Home Blood Pressure Checks

Home Blood Pressure Checks

Home Blood Pressure Monitoring

During the pandemic, many people have turned to home monitoring to keep an eye on their blood pressure, this article looks at the benefits of home monitoring and gives tips on how to improve the reliability of your results and understand what the measurements mean

Home blood pressure monitors come in a range of designs to suit all needs but generally consist of a monitor and detachable cuff.

Why Monitor your Blood Pressure at Home?

High blood pressure is the second biggest risk factor of disease leading to premature death in the UK (Public Health England)

Early detection of high blood pressure can save lives, by regularly checking your blood pressure you increase your chances of noticing any changes early, this early detection can mean that a wider range of treatment options are available.

Monitoring your blood pressure at home is fast, convenient, saves a trip to your GP and when done correctly can even provide more reliable results than measurements taken at clinical settings.

If diagnosed with high blood pressure (HBP), readings taken at home can provide your GP with a better reflection of your blood pressure. These can be taken at different times of day, when at rest, after exercise or at more regular intervals and this can then be used to inform any treatment decisions with your GP.

How to Take Accurate Blood Pressure Measurements at Home

The following steps will help you to get the most accurate results from your home blood pressure monitoring:

  1. Take the reading at a time when you are at rest if you are feeling stressed or anxious this may affect the result.
  2. Sit upright, with feet planted on floor and back against the chair.
  3. Rest your arm on a table, ensure the arm and hand are relaxed and supported in this position, avoid clenching your fist.
  4. Fit the cuff over your upper arm, tighten the cuff to a point where two fingers can still be easily slipped under the cuff. Position the cuff so that cuff is on your upper arm with the tubing running down the centre, most cuffs feature a diagram to help you position them.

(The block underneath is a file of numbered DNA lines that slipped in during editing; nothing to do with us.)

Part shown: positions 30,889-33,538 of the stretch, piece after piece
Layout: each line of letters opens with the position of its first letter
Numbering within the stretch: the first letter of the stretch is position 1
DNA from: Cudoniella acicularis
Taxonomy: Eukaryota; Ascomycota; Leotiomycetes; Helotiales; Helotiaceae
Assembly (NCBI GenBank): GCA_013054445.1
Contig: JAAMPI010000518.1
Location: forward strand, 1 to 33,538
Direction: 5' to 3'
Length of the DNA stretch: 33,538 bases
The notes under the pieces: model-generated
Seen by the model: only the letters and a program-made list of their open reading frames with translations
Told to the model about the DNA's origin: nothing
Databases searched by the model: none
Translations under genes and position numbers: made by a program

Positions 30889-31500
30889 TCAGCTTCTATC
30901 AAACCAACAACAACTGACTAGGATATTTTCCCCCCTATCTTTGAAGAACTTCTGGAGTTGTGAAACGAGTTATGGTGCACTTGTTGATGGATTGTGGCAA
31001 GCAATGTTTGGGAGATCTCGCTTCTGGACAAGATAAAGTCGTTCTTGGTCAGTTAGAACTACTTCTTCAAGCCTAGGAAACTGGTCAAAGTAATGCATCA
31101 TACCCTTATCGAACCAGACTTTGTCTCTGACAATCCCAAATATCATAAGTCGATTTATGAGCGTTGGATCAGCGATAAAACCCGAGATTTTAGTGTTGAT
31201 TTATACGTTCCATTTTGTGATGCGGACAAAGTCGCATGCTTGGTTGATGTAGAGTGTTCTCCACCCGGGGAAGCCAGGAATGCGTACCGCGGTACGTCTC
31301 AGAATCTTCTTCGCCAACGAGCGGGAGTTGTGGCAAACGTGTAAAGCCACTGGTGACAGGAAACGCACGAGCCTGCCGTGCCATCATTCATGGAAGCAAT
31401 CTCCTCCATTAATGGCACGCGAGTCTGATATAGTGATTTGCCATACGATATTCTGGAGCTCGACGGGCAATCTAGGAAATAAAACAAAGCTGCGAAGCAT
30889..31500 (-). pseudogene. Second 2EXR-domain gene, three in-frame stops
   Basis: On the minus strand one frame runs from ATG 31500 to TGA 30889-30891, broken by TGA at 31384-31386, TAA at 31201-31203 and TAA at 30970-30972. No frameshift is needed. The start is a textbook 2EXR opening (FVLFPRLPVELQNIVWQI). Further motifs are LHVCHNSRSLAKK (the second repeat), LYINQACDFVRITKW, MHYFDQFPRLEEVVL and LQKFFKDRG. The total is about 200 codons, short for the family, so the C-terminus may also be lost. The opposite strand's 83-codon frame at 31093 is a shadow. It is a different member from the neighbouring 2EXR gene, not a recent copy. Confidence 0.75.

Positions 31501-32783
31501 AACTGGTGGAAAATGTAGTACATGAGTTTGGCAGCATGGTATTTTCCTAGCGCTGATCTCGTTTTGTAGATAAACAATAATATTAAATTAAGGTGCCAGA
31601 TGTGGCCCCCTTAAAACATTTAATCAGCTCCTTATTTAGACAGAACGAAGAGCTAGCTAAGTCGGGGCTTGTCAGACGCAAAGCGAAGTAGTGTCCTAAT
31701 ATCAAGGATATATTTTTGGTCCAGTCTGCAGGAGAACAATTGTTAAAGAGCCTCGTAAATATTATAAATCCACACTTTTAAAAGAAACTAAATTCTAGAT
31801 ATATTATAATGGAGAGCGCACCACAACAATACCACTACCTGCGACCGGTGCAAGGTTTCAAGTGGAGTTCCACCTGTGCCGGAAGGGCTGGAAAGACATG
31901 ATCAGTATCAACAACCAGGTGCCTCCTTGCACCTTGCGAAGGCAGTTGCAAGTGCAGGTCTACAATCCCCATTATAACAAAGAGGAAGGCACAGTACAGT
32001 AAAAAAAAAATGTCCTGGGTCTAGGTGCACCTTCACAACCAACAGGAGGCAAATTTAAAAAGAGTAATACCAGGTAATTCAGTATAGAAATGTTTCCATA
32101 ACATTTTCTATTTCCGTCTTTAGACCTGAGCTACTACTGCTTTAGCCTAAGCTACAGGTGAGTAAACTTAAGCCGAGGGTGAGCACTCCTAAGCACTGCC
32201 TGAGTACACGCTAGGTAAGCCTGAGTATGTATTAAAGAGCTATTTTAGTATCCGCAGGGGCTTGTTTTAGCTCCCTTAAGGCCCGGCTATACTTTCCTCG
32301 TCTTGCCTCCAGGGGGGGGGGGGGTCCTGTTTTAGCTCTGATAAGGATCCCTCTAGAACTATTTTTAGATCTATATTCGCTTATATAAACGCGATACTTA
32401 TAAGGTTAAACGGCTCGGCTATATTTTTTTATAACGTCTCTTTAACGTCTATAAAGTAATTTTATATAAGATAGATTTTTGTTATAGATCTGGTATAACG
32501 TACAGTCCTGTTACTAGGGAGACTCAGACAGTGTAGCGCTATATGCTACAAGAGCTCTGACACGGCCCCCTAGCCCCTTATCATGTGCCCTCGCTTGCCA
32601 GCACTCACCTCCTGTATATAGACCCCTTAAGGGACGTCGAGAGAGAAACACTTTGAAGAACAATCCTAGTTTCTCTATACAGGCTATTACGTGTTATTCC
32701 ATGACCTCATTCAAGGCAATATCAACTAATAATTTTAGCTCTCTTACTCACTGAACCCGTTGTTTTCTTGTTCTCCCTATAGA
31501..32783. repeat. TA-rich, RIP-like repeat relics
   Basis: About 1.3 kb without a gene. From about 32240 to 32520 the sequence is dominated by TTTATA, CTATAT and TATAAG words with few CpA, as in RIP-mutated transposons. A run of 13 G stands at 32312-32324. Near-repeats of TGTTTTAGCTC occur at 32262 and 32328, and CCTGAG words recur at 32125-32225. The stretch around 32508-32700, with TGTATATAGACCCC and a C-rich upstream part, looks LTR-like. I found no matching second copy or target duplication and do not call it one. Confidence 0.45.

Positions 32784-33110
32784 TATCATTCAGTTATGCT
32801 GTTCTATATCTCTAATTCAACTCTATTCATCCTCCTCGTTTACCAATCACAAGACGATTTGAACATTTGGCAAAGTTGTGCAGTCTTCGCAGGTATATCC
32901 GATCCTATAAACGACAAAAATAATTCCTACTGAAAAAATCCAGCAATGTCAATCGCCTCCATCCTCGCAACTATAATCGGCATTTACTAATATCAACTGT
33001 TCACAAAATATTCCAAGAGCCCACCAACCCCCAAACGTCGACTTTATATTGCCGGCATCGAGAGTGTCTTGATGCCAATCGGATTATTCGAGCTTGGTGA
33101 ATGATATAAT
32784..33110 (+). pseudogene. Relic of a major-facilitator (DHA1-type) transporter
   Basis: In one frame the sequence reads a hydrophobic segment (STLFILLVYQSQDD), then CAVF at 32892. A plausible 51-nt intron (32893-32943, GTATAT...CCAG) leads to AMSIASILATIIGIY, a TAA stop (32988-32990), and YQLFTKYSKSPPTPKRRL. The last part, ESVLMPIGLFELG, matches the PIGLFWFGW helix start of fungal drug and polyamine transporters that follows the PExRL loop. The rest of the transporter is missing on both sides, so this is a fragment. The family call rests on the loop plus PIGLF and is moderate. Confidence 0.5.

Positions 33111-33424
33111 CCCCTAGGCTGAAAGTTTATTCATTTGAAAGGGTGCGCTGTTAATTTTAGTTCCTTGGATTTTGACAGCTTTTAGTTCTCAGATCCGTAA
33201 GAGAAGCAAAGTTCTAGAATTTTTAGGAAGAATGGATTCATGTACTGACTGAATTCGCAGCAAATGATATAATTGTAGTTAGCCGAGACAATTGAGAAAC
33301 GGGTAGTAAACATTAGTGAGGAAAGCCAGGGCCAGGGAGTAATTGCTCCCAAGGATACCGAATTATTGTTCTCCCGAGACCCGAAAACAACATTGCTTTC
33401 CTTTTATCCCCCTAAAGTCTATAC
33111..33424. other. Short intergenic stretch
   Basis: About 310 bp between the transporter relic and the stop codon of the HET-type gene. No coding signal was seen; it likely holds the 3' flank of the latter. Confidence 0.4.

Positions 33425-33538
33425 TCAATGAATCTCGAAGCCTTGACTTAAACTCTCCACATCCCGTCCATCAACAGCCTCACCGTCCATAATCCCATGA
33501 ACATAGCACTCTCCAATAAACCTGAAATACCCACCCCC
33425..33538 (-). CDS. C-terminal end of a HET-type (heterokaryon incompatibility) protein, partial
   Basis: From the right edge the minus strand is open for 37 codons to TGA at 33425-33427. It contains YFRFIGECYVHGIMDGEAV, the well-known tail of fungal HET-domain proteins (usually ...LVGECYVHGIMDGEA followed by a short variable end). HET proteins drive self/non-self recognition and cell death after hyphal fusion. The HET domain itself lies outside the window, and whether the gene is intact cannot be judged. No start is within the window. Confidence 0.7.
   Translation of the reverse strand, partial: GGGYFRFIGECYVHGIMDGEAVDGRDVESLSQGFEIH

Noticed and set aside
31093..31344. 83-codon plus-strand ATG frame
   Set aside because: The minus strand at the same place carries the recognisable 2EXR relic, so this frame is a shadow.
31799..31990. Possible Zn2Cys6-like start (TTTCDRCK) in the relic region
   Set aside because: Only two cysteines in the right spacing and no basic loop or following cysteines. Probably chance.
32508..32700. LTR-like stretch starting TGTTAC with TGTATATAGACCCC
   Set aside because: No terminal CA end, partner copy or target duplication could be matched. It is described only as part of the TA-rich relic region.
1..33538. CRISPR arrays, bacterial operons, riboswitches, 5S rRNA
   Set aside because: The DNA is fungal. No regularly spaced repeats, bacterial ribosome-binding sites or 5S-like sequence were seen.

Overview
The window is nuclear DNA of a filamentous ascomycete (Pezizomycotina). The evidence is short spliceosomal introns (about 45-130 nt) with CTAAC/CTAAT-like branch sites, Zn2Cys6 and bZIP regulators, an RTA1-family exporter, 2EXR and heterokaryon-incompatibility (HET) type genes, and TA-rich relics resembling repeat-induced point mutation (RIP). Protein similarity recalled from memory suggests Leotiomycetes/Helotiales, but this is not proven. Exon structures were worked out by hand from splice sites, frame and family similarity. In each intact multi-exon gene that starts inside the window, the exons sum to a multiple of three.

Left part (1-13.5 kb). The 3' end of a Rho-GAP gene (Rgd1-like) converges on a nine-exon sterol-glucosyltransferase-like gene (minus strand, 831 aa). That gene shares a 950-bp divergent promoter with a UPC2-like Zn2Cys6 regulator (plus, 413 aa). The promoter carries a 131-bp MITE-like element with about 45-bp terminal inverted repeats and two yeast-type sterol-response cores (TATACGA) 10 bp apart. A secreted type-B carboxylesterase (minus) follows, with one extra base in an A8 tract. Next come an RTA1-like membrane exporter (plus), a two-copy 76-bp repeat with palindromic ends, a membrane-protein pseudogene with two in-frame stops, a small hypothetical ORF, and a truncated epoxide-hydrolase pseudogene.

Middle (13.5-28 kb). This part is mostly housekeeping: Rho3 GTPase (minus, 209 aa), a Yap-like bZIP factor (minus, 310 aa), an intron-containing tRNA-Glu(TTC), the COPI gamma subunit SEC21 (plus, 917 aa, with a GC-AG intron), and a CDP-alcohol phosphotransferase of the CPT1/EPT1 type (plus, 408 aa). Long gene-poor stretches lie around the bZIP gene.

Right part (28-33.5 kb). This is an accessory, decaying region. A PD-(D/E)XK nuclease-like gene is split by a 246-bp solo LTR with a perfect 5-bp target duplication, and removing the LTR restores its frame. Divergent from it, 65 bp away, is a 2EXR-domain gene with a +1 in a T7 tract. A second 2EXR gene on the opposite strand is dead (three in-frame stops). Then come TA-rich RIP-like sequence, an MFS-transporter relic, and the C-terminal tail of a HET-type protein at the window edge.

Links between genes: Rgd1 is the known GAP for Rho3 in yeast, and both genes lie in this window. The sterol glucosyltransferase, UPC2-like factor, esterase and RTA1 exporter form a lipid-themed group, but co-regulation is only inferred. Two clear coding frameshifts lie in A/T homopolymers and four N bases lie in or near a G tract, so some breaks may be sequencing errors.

5. Start the blood pressure reading – it is important to remain still and avoid talking while cuff is inflating.
  6. Record results – it is important to record the results of each measurement, keeping a pocket diary with your monitor gives you a handy place to keep these.
  7. Wait a few minutes and repeat the measurement, this helps you keep any eye on the accuracy of the monitor, results should be similar when tested a few minutes apart.

What do my blood pressure measurements mean?

Blood pressure readings are given in mmHg (millimetres of mercury) and are always displayed as two measurements: Systolic & diastolic.

Systolic pressure is the figure displayed on the top and this represents your blood pressure when the heart is pushing blood out.

Diastolic pressure is the figure displayed on the bottom and this represents your blood pressure in the resting phase between heart beats.

Many blood pressure monitors will simultaneously record your pulse which is the number of heart beats per minute.

How do I know if I have high blood pressure?

Blood pressure UK have produced a chart that can be downloaded and kept with your blood pressure monitor to help you interpret your readings.

In general readings fall into 4 categories:

  • Low – Systolic less than 90mmHg/diastolic less than 60mmHg.
  • Ideal – Systolic less than 120mmHg/ diastolic less than 80mmHg.
  • Pre-high blood pressure- Systolic between 120mmHg -140mmHg/ diastolic between 80mmHg -90mmHg.
  • High blood pressure – Systolic greater than 140mmHg/ diastolic greater than 90mmHg.

It is important to note that a high blood pressure reading at home is generally not used to diagnose high blood pressure, but it is a good indicator that it is time to speak to your GP to have your blood pressure investigated further.


Blood pressure chart produced by Blood Pressure UK found at http://www.bloodpressureuk.org/your-blood-pressure/understanding-your-blood-pressure/what-do-the-numbers-mean/

What can I do to reduce my blood pressure?

If you have concerns about your blood pressure it is always worthwhile discussing with your GP however there are many small changes you can make to help bring your blood pressure down; reducing your salt intake (less than 6g or a teaspoon per day), eating a balanced diet, increasing your activity level and stopping smoking (we can help!!) can all help to reduce your blood pressure.

Picking the Right Blood Pressure Monitor

Here at Right Medicine Pharmacy, we stock a range of Medicare Blood pressure monitors, these monitors provide fast, accurate results with clear to read digital screens and user-friendly instructions making them the ideal choice for home blood pressure monitoring.

Some of these monitors also have advanced features such as a memory function for up to two users to keep track of your blood pressure readings and built-in irregular heartbeat detection.

Our teams are always happy to help answer any questions you may have to help find the one that is right for you.

Even better we are currently offering 20% off the full range!